Most behavior patterns start with a single decision that is then never questioned or challenged. Because it is not challenged it slowly defines your culture (This is how we do things around here) which then leads to the 7 words of any dying organization – “We have always done it that way.”
The above begs an answer to the question…Who made the first decision? Followed by…Was it INTENTIONAL?
Here is a section of a recent blog by Seth Godin that describes this process in no uncertain terms:
I’m sitting on a black couch in the lobby of a nice theater. The couch is cracked and peeling, with seven strips of black gaffer’s tape holding it together. And you don’t have to be an interior geologist to see that it has developed this patina over time, bit by bit.
The question is: Who was the first person who decided to fix the couch with tape?
The third or fifth person did a natural thing–here’s a ratty couch, let’s keep it the best we can.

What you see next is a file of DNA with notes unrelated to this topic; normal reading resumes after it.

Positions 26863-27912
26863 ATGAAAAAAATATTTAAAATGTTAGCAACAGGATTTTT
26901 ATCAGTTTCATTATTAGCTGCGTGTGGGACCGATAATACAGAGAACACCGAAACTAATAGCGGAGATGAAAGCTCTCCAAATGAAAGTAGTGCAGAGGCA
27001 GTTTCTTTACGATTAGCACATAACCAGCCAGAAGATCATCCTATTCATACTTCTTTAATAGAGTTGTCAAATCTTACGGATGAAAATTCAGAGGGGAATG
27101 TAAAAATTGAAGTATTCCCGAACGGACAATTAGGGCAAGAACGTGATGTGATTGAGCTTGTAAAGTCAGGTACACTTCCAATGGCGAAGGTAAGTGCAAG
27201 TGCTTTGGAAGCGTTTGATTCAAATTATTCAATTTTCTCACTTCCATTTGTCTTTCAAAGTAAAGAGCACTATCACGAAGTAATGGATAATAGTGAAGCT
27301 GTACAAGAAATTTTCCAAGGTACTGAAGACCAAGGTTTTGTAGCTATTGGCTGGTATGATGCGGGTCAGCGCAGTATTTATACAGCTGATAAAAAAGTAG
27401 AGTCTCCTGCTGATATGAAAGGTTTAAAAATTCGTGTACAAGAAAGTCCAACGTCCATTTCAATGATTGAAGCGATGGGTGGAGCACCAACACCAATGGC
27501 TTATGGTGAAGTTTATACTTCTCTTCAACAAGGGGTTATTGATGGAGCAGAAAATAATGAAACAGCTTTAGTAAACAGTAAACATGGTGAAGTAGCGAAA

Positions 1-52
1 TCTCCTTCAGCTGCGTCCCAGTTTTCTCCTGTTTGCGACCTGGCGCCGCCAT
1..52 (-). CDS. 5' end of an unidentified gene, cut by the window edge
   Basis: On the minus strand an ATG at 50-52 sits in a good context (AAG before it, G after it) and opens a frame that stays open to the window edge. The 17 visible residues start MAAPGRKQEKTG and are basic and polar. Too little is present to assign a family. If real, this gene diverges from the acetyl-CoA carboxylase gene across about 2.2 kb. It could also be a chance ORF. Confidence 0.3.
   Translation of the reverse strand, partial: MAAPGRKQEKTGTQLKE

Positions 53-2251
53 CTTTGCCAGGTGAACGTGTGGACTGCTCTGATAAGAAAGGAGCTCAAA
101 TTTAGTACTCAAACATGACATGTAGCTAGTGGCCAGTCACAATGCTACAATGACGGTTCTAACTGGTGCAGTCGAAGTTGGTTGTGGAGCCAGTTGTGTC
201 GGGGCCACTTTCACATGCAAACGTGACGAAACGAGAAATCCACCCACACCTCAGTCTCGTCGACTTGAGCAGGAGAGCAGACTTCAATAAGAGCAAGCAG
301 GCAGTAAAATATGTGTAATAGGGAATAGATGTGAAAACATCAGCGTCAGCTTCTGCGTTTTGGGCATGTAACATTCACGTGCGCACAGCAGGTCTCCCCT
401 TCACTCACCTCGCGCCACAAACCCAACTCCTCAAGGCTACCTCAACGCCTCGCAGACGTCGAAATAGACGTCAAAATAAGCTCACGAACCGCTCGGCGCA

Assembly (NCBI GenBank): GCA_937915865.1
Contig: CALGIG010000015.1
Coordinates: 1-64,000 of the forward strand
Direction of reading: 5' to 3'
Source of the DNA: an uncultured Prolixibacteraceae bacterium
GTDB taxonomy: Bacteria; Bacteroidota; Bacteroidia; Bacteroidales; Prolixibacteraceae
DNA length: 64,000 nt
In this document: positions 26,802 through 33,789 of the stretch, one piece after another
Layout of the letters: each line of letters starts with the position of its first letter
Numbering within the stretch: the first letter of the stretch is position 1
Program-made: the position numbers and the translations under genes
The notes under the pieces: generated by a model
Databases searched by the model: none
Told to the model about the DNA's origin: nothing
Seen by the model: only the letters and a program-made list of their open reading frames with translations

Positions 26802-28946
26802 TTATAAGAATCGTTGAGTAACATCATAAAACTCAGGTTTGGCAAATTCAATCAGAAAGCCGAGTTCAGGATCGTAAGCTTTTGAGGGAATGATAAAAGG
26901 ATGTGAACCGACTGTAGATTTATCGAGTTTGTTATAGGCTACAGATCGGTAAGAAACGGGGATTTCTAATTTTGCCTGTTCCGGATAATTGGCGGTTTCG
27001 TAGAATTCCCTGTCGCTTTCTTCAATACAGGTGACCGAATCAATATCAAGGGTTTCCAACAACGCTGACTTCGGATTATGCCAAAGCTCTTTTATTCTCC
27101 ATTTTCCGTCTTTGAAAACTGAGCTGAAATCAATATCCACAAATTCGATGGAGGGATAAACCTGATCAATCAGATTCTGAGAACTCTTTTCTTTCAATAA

But the first taper?
The first taper decided that it was okay for this theater to have a taped couch. The first taper didn’t make the effort to alert the authorities, to insist on getting the couch repaired properly.
The first taper decided, “this is good enough for now.”
This is how we find ourselves on the road to decay.
BOOM…this is an excellent example about how deferred maintenance gets started. A “first taper” makes a conscious decision to “tape” over the problem or worse, ignore it all together. Then the pattern of unintentional culture kicks in and deferred maintenance runs rampant. (REMINDER: Deferred Maintenance =The practice of postponing maintenance activities such as repairs on real property in order to save costs, meet budget funding levels, or realign available budget monies.)
Don’t be the first “taper.” Set a culture of care, pride of ownership (not your ownership by of the person who actually owns it…God), stewardship and intentionality.